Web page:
### FAQ

“Which Tank will Will Fill up First? (example with 12 tanks, A to L, see question source for image)
How is the carbon dioxide to fill pressurized tanks produced?
If two tanks of area in ratio 1:2 are filled with water to the same height, what will be the pressure at the base of both tank?
The pressure at the bottom of both tanks would be the same.First reaction of most people would be to assume that the tank with larger area is holding more water, meaning more weight and more force, hence more pressure. But this not the case. They have just encountered the ‘Hydrostatic Paradox’.The pressure at a depth inside a fluid, is given by -P = $\rho$ * g * hGiven same fluid is filled in both, the only parameter which would influence the pressure at the bottom is the depth of the liquid column.In your question you have only mentioned tanks, which we can assume is cylindrical. This result holds good even for unevenly sized tanks.The paradox arises from the fact that people assume that if there is more fluid (meaning more weight), it will result in greater forces, hence greater pressures.Consider this setup, in flask B, there is more fluid, but same base area. So the assumption ( which is wrong) is that pressure at point B would be more.The paradox can be explained by considering how the forces act. he pressure at a point in a static liquid is due entirely to the weight of liquid (plus the atmosphere) directly above it. The liquid exerts a pressure at right angles to the wall. What is important to consider, is that the wall also exerts a force on the liquid, the vertical component of which nullifies the weight.Irrespective of the size/shape of the vessel, the same thing holds true. Only the vertical column over the base contributes to pressure, which is solely dependant on the height of the column.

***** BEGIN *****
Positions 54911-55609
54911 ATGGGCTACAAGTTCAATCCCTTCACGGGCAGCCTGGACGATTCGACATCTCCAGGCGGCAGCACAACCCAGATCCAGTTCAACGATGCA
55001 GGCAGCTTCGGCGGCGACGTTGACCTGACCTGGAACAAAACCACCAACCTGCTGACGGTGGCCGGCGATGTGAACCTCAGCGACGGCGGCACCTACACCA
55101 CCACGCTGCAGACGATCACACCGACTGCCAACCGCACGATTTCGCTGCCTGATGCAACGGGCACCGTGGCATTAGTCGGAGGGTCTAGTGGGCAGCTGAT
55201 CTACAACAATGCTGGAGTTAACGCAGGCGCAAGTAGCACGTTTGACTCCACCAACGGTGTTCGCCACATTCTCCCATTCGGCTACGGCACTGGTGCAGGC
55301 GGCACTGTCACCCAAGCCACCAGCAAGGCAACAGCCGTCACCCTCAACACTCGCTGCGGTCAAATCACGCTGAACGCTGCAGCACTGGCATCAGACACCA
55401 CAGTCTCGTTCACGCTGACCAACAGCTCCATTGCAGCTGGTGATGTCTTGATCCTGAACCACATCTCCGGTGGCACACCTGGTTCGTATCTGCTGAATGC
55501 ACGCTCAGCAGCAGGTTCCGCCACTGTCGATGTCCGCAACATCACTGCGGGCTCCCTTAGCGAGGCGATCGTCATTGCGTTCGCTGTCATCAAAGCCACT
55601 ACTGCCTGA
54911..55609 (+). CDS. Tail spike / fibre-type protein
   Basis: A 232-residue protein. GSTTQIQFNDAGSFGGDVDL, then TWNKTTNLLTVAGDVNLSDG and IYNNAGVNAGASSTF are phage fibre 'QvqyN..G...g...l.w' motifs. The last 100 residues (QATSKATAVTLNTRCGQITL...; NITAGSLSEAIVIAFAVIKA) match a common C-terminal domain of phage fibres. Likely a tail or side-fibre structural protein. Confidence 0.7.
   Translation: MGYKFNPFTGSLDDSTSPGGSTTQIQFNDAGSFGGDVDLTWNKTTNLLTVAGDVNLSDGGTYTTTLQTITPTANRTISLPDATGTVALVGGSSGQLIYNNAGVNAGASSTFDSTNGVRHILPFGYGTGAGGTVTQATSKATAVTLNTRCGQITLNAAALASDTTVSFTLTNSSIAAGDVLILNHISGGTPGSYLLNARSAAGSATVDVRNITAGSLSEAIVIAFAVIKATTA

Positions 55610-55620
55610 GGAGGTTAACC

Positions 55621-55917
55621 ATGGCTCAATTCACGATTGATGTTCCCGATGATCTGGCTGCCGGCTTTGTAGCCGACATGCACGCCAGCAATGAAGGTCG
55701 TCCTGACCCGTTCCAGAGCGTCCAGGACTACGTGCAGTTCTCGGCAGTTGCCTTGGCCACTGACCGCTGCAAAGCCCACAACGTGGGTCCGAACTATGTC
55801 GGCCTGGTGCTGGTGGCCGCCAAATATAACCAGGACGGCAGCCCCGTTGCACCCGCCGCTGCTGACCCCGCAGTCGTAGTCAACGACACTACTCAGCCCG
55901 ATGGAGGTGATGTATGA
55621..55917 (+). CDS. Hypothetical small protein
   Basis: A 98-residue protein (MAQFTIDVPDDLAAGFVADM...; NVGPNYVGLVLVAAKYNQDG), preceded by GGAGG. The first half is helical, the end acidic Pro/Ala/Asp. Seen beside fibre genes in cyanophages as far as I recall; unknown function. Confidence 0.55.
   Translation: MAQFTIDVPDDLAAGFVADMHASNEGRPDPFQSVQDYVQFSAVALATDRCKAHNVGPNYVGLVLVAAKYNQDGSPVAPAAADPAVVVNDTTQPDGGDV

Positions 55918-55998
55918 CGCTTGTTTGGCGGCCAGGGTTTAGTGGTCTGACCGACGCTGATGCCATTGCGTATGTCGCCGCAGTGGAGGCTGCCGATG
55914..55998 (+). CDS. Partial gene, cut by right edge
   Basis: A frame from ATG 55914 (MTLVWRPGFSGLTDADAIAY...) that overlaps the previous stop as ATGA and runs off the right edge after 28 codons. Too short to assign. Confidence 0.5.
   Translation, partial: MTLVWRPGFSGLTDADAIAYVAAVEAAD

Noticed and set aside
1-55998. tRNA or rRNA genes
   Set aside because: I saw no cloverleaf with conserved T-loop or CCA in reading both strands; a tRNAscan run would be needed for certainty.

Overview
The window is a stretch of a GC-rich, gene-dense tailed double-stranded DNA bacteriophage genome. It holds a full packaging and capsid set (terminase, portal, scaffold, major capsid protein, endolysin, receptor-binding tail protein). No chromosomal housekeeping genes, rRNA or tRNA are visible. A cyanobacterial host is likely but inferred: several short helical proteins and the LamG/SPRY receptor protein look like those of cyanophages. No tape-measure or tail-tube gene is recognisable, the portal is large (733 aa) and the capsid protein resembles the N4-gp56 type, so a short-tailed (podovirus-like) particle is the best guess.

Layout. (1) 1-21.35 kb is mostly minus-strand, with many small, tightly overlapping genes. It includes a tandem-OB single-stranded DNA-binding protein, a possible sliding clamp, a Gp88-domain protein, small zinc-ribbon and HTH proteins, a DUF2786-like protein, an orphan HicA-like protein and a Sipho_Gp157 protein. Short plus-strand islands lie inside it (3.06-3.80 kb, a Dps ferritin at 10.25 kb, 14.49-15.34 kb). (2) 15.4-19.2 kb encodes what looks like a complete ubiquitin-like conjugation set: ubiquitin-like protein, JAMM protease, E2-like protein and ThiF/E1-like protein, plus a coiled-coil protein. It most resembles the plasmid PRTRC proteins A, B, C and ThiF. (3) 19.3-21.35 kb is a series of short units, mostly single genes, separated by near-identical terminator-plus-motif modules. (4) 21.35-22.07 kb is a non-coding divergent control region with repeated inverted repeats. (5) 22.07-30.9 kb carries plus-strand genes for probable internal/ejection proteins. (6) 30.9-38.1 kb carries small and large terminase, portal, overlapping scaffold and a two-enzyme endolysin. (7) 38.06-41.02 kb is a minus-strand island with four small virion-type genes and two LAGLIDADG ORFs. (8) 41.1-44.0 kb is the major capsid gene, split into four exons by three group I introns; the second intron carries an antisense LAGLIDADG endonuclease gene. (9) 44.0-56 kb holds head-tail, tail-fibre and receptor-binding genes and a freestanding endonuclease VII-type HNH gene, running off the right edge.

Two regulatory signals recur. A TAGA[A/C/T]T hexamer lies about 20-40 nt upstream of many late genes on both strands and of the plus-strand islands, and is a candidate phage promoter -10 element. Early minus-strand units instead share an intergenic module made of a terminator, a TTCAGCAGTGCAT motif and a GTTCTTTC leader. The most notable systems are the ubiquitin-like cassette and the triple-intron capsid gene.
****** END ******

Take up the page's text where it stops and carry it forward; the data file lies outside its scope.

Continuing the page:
How do water well pressure tanks work?
There’s a flexible gastight membrane inside with a gas charge on one side, the water goes into the other side, the membrane splits the tank into two compartments. As the tank pressurises the gas compresses and the membrane stretches to allow the tank to fill with water until the compression limit is reached. When the pump switches off the compressed gas (usually air) keeps the pressure in the tank high. As water is discharged the pressure reduces until a pressure sensor starts the pump again and restarts the cycle.This arrangement is used to prevent the pump from short-cycling and to even out the pressure in the fed main.
A water pipe can fill half a tank of water in two hours. How much time will it take to fill five such water tanks?